Is it Enterprise Architecture or IT Architecture?
In many of the online EA forums I follow, too numerous to mention all by name, I am seeing an increasing amount of participants questioning whether topics are related to EA or not. Generally these topics are about lower-level, technology decisions that while within the purview of the overall EA, are really infrastructure/operations level decisions. Similarly, many EA events (conferences, webinars, podcasts) have participants who are increasingly asking “Is this still really what Enterprise Architecture is all about?”
This all revolves around a theme that I have been writing and talking about lately – the evolution of EA to be more than an IT-centric discipline. Now on the surface, this may seem like an academic discussion. Pragmatically, EA is still an IT organization’s responsibility within the vast majority of organizations worldwide. While there is no dispute that EA started out as an IT-centric approach, most definitions describe EA to be more of a business-strategy driven approach. Also, with the inclusion of Business Architecture as one of the domains of EA, practitioners are beginning to need to enter into the forbidden zone — the board room.
If EA is really going to become a method for “architecting the enterprise” rather than using business strategy as a driver for application, infrastructure and data future states, what is needed? I think one precursor is acknowledged success of the EA contribution within IT. This requires not only the full support of the CIO, but also the devlopment and collection of metics to support the claims of success of EA. Secondly, there needs to be a business transformation effort to which the EA method is applied. I have seen examples of EA being practiced with the business in full partnership (although still primarily applied to decisions within the realm of IT) when there is a major business transformation underway – such as major mergers/acquisitions, changing the business model, or significant modernization. If an EA team can demonstrate visually and financially that their approach can help senior executives think through not only what their business strategies should be, but also the steps to take to execute those strategies, then EA can begin to fulfill its long-held promise as a business transformation enabler.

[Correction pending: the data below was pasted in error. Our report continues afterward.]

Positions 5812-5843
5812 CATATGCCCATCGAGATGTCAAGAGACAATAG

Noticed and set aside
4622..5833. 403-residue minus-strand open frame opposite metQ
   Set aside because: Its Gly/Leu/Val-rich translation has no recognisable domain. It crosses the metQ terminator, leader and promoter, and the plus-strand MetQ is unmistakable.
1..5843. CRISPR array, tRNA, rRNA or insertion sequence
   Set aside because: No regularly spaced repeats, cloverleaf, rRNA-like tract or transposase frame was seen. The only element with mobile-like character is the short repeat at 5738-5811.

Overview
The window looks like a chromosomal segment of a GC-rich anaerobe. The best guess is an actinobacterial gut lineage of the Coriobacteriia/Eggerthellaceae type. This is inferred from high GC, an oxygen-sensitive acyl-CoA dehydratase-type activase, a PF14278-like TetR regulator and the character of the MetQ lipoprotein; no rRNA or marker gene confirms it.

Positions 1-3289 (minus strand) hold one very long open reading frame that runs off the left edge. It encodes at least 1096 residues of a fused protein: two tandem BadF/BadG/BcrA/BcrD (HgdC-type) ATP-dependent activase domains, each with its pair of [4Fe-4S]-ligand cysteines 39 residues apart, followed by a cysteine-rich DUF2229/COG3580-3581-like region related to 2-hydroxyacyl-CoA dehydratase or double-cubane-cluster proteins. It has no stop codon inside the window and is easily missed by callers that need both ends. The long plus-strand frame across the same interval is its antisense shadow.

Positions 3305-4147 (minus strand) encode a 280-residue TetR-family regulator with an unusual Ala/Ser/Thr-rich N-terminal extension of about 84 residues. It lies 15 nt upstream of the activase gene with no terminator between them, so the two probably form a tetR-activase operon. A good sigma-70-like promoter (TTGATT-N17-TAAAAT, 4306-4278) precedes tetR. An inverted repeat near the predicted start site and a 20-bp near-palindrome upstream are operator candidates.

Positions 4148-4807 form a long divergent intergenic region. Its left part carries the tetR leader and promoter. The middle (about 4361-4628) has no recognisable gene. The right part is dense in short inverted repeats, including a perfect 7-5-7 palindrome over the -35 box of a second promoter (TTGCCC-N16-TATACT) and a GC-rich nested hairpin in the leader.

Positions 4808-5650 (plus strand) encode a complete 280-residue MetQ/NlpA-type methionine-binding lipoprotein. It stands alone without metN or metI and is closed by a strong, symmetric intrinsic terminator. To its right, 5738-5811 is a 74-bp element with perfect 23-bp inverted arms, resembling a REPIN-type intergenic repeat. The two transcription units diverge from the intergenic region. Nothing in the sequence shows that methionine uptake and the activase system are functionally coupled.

The question that I will leave you all with is this: Can EA be successfully evolved to become a tool of business strategic planners, senior executives and boards of directors if we continue to call it Enterprise Architecture?
This may sound like a trite question, but for most of us that have been practicing Enterprise Architecture for many years, we realize that semantics count. I believe that in most organizations, the connotations associated with EA are so strongly IT-centric, that it will hinder the ability to transfer the method within the business community.
What else could we call it? More on that later.